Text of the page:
English
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Genres
Fiction / Fantasy / Humorous
Fiction / Humorous
Fiction / Magical Realism
Fiction / Science Fiction / Alien Contact
Fiction / Science Fiction / Apocalyptic & Post-Apocalyptic
Fiction / Science Fiction / General
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Content Protection
This content is DRM protected.
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Read Aloud
Available on Android devices
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Eligible for Family Library

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There is a distinct hint of Armageddon in the air. According to The Nice and Accurate Prophecies of Agnes Nutter, Witch (recorded, thankfully, in 1655, before she blew up her entire village and all its inhabitants, who had gathered to watch her burn), the world will end on a Saturday. Next Saturday, in fact. So the armies of Good and Evil are amassing, the Four Bikers of the Apocalypse are revving up their mighty hogs and hitting the road, and the world's last two remaining witch-finders are getting ready to fight the good fight, armed with awkwardly antiquated instructions and stick pins. Atlantis is rising, frogs are falling, tempers are flaring. . . . Right. Everything appears to be going according to Divine Plan.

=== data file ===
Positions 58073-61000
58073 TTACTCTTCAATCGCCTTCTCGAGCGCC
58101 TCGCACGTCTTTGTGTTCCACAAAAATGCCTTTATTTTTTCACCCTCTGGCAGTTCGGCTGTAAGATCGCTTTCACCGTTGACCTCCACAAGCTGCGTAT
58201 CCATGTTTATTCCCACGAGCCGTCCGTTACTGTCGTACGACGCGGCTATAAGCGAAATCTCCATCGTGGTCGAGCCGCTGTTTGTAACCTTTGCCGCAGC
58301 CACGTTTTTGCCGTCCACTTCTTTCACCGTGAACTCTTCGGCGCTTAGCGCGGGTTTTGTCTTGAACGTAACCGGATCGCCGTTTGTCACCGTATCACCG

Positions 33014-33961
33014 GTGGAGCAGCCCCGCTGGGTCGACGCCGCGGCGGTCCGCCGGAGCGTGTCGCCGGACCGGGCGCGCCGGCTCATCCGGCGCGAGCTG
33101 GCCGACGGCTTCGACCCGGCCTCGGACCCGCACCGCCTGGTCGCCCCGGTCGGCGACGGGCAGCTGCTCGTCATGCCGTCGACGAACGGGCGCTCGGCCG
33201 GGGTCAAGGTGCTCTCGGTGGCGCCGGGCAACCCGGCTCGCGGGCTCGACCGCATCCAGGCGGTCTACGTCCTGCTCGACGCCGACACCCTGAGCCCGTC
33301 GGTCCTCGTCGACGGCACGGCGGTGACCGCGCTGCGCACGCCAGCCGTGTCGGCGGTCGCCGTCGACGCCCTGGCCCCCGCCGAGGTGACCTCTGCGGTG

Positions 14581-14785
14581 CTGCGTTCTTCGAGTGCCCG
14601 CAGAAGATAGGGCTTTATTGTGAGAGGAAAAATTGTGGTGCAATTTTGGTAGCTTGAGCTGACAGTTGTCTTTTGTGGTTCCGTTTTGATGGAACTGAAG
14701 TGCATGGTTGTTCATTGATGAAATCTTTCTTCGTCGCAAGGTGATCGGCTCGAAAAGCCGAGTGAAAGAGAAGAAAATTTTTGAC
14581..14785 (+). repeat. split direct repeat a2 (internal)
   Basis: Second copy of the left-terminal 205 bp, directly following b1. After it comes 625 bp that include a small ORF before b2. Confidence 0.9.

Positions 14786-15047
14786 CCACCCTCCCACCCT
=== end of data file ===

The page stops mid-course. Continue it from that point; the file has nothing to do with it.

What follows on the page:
Except that a somewhat fussy angel and a fast-living demon -- each of whom has lived among Earth's mortals for many millennia and has grown rather fond of the lifestyle -- are not particularly looking forward to the coming Rapture. If Crowley and Aziraphale are going to stop it from happening, they've got to find and kill the Antichrist (which is a shame, as he's a really nice kid). There's just one glitch: someone seems to have misplaced him. . . .

First published in 1990, Neil Gaiman and Terry Pratchett's brilliantly dark and screamingly funny take on humankind's final judgment is back -- and just in time -- in a new hardcover edition (which includes an introduction by the authors, comments by each about the other, and answers to some still-burning questions about their wildly popular collaborative effort) that the devout and the damned alike will surely cherish until the end of all things.